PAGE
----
At GAA Congress, words mean everything. Every year there are a couple of dozen recommendations the Rules Advisory Committee propose as motions.
Quite often, it is to change one word in an obscure by-law. Something may have emerged over the past 12 months that necessitates such fine-tuning, or else those charged with such responsibilities might have discovered a minor loophole they hadn't considered previously.
You wouldn't have to do much searching before you could find an empty vessel insisting the GAA would be well-served by ripping up the present Official Guide and starting afresh and drawing up a new set of rules governing not only the playing of Gaelic games, but also administration. That could be explained away with the old saying that a little knowledge is a dangerous thing.
But consider this. In getting the 'Black card' through Congress last year, five offences in Gaelic football were cited. We already see the benefits now that the pull-down, the deliberate trip and the deliberate body-collide are outlawed.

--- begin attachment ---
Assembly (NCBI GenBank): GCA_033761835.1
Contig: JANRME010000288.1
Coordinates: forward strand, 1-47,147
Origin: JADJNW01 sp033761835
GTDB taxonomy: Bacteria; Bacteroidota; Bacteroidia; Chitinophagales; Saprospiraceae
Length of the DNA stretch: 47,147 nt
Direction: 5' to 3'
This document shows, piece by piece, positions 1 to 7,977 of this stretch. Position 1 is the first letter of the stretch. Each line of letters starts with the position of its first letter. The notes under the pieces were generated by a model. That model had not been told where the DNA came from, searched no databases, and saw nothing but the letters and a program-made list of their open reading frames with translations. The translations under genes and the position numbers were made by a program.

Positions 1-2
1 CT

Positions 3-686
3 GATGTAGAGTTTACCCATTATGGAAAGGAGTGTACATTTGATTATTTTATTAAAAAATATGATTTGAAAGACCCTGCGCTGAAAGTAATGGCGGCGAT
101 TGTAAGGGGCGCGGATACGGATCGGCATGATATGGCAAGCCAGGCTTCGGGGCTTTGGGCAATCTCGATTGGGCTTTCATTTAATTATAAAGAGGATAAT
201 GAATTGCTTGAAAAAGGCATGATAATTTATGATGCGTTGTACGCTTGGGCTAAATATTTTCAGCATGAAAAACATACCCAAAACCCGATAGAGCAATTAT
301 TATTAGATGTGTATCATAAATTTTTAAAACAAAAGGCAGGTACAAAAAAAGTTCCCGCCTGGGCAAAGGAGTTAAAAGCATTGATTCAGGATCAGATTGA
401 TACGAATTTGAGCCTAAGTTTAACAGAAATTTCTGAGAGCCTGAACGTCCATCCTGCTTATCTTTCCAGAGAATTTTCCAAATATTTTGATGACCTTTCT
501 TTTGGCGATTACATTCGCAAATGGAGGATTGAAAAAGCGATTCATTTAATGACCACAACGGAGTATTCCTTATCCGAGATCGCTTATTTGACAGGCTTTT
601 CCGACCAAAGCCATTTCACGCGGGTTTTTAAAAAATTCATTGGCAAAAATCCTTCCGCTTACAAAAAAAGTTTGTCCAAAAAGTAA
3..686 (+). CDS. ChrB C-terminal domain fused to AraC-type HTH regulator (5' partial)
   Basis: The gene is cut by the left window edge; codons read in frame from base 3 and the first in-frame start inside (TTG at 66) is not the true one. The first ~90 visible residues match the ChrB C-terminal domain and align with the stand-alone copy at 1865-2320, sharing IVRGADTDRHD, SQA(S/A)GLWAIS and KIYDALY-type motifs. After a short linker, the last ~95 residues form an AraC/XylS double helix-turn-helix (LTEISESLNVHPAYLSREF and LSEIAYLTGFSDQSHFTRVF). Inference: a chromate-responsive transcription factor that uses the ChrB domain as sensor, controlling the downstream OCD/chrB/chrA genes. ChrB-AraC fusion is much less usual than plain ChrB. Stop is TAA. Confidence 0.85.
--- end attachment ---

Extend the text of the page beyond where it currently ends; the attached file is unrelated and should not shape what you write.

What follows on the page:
We acknowledge that players are not allowed to verbally remonstrate with match officials. But there's one more – to give verbal abuse to a team-mate or opponent – that I'm not sure about.
Abusing opponents is not on, and the sledging that occurred in inter-county games of the last decade was unacceptable. But at what point do you draw the line with verbally abusing a team-mate?
Is the time-honoured rollicking to a team-mate now to be an offence worthy of dismissal? We have not seen it yet. My guess is it will be extremely rare. But keep an eye out all the same.